Toward the end of 2013, Vitalik went on to conceptualize and propose Ethereum, the next generation blockchain infrastructure solution that advances Bitcoin’s ambition to decentralize the global financial system. Despite their rivalry, it seems Ethereum was born out of a grassroots ideology similar to that of Bitcoin’s Satoshi Nakamoto, and Ethereum continues to gain momentum both within the crypto-ecosystem and within the context of broader global economic reform.
Vitalik’s original expectations for Ethereum were limited. In 2013, he recalled planning to, “work on [Ethereum] for a few months, then go back to university,”3 a mindset that manifested itself into early plans to build the platform. He initially envisioned a much simpler system that would execute conditional financial contracts on top of Bitcoin’s protocol, a decision that would have predisposed Ethereum to Bitcoin’s comparatively rudimentary design and inhibited the project’s long-term versatility at the onset of development.
However, during a Bitcoin conference in January 2014, Vitalik realized that there was significant excitement around how his technology could be used to improve the internet-of-things (IOT), democratic voting, identity systems, supply chain processing, and internet infrastructure, among others. In order to make this more complex functionality possible, he created Ethereum on a new blockchain infrastructure altogether, which was first launched in July 2015.4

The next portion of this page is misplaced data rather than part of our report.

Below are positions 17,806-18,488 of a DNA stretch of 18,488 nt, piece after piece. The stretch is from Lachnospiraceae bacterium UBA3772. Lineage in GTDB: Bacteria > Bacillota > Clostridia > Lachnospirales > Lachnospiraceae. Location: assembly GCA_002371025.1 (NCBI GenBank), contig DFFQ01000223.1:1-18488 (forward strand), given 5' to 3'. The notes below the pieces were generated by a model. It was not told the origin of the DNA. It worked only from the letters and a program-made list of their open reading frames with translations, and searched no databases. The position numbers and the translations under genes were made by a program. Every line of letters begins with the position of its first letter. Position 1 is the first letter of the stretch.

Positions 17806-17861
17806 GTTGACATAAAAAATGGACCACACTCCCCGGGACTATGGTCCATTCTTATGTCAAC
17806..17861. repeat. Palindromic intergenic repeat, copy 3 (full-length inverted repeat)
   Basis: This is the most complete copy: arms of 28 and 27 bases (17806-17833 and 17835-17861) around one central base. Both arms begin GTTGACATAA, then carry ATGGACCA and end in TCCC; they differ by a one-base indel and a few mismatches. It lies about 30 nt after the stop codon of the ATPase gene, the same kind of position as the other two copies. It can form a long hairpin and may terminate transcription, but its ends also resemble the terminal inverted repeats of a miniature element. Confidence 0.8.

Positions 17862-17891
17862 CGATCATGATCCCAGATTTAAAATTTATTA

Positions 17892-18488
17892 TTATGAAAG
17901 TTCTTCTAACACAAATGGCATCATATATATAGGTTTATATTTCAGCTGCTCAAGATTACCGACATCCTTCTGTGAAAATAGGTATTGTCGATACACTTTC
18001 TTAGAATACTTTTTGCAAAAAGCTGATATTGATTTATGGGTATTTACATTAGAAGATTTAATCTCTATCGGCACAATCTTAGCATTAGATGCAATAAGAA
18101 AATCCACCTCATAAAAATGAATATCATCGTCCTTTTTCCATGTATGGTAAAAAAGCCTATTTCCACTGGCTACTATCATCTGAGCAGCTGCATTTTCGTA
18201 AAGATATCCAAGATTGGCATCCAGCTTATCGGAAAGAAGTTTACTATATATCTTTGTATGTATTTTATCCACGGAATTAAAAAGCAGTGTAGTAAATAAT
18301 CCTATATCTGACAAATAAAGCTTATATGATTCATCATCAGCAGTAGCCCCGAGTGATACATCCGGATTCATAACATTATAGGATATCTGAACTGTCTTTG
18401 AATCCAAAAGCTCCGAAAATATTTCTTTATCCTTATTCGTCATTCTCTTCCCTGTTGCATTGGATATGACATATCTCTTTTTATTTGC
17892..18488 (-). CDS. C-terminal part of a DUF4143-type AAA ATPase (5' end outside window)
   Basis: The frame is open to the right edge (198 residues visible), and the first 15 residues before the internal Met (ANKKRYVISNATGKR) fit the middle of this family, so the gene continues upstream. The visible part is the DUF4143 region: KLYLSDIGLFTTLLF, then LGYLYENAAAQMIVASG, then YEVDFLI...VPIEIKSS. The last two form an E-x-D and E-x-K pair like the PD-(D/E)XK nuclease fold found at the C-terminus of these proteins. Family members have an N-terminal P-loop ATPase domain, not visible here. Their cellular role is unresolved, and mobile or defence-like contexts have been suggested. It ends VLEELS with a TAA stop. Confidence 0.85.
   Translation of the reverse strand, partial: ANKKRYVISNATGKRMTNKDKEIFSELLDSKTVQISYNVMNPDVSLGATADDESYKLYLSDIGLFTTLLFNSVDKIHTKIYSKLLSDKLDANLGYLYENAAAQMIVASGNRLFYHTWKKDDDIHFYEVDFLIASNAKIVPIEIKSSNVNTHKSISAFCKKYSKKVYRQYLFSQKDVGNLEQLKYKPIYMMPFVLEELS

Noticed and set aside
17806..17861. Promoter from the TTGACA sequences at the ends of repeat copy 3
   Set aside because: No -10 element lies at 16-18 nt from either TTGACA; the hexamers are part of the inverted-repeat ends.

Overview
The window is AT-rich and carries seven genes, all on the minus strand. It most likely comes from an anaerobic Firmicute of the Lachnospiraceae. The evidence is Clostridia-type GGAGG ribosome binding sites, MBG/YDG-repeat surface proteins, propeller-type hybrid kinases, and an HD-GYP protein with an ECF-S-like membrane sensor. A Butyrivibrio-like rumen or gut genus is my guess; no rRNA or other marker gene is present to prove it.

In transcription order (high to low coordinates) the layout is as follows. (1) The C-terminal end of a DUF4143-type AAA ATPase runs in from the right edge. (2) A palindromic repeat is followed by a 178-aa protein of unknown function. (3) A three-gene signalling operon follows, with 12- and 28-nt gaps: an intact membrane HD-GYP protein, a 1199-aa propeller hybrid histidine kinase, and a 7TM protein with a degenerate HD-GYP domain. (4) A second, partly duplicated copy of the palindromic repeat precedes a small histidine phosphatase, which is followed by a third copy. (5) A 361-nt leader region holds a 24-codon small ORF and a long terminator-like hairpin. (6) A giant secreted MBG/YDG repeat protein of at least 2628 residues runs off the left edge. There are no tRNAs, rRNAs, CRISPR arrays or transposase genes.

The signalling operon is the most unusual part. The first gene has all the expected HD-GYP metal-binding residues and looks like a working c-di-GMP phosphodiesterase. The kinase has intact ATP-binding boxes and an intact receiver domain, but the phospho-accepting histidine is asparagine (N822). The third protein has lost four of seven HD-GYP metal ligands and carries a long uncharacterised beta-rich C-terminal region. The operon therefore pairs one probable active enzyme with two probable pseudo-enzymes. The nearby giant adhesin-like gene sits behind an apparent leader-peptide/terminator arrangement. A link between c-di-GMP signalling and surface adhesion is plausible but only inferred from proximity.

Vitalik’s metamorphosis from computer scientist to leader of a multi-billion dollar organization forced him into a high-stakes management position, a role for which he admits he was not initially prepared.
“I was surprised about… the various set of logistical issues in setting up the [Ethereum] foundation. When I was thinking of Ethereum I wasn’t really thinking too deeply about a lot of that [organizational] stuff.”5
At only 20 years old, many assumed that Vitalik had neither the mindset nor the experience to manage a major enterprise. However, as the project grows, his decisions seem to increasingly confirm that his leadership style is evolving and his devotion to a truly decentralized power structure remains steadfast. Though he continues to be criticized for his appearance as Ethereum’s own ‘benevolent dictator,’ Vitalik has made real attempts to decentralize more than just the network’s transaction consensus mechanism. For example, he has ensured a decentralized development layer by cultivating independent engineering teams.